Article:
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Posted on November 23, 2010 by Ash
A long, long time ago… in August 2003, I holidayed with my family on the Greek island of Lesvos (or Lesbos). One day during our stay we paid a visit to the Petrified Forest of Lesvos, which just so happens to be the largest petrified forest in the world, covering as it does an area of several thousand hectares. The forest was declared a Protected Natural Monument in 1985; it is also designated as a European and Global Geopark.
Fifteen to twenty million years ago, a sub-tropical forest flourished on the north-western part of the island. But this lush ecosystem was suddenly entombed completely by pyroclastic material produced by volcanic activity in the northern Aegean Sea. This rapid burial coupled with the hydrothermic circulation of heavily silicated fluids within the sediment ensured that some plant tissues were perfectly fossilised. Inorganic matter replaced organic matter practically molecule for molecule in a process known as petrification. As a result the internal structures of many trees have survived, perfectly preserved, to the present time. Annual growth rings and even individual cells can still be seen clearly today, and several large trunks remain standing upright on their intact roots.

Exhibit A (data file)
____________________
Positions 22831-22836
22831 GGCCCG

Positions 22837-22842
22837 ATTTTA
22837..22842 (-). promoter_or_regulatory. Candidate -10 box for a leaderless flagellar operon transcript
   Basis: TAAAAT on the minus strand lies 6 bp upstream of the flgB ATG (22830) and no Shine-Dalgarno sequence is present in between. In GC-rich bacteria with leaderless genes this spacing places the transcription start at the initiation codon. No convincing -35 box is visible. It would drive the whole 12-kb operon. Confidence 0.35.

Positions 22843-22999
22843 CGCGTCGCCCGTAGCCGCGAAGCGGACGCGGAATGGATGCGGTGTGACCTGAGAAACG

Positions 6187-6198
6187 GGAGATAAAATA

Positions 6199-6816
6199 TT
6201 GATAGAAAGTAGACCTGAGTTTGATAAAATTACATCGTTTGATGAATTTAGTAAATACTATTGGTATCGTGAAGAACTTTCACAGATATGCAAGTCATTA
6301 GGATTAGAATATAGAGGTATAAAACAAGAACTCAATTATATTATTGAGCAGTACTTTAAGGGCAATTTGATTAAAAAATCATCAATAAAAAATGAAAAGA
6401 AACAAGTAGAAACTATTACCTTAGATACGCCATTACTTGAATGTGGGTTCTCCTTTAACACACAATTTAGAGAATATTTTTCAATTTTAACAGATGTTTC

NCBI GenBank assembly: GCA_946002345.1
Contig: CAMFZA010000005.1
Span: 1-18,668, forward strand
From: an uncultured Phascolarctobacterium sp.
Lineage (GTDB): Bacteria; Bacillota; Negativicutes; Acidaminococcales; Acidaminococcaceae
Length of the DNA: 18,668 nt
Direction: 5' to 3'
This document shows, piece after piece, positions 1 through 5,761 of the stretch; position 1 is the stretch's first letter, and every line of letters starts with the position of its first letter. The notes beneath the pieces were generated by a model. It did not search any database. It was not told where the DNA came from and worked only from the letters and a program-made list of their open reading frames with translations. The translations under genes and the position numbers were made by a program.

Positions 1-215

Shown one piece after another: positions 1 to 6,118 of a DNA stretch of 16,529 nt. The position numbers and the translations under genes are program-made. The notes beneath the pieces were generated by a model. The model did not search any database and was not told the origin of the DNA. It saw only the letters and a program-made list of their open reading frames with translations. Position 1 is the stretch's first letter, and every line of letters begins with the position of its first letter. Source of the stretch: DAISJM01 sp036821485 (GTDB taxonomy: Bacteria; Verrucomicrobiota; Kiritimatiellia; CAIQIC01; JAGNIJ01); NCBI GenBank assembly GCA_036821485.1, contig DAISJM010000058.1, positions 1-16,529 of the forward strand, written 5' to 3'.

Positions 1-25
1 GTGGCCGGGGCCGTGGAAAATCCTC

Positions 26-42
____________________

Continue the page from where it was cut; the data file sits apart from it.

It’s hard to imagine a forest ever existing in such a dry and barren landscape.
This stump is seen from another angle in the photo below:
There’s me, aged seventeen, taking photos with a film camera. How old-fashioned!
Disclaimer: these photos were taken by my father with an early digital camera, the Fuji FinePix 1300. It was capable of capturing a whopping 1.3 megapixels.
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Some of the information in this post was taken from the Petrified Forest of Lesvos pages on the ‘Global Network of National Geoparks’ site. Further information can be found at the Natural History Museum of the Lesvos Petrified Forest site.
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